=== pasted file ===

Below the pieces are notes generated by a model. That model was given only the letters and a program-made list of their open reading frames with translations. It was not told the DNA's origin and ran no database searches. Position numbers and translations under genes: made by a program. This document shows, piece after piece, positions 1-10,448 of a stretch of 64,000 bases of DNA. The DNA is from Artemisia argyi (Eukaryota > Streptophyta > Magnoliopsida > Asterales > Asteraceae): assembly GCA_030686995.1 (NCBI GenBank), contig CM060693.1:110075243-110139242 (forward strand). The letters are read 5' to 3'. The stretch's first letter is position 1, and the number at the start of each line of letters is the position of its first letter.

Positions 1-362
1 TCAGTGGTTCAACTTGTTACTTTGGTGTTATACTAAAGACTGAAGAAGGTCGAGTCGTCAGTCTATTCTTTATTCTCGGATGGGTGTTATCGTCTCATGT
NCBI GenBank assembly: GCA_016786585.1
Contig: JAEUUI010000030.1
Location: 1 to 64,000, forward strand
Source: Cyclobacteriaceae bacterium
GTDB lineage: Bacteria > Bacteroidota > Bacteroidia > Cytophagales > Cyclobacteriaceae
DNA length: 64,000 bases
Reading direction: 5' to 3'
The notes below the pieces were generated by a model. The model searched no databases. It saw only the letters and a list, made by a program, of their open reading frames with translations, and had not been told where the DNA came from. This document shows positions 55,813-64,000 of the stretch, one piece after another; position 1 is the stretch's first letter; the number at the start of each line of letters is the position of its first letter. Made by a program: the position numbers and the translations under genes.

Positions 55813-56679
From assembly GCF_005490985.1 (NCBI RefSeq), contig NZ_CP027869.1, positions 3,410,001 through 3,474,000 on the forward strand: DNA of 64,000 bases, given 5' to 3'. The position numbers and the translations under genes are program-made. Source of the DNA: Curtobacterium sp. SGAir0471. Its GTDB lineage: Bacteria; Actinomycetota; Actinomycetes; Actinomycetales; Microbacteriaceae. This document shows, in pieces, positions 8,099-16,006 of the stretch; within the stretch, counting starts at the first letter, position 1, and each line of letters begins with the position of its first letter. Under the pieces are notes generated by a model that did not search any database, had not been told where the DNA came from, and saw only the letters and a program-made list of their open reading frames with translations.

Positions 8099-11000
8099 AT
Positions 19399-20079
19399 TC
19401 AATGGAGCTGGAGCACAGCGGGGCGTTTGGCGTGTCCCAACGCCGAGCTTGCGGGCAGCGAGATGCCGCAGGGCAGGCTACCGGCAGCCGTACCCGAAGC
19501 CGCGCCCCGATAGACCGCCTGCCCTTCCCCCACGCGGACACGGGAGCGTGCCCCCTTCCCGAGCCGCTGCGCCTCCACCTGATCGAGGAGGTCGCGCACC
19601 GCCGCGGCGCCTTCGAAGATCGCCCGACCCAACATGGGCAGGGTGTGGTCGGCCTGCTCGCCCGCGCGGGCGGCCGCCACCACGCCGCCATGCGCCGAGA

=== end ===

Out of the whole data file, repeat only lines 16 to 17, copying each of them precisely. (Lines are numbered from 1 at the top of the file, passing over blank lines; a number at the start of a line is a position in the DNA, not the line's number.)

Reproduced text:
Positions 19399-20079
19399 TC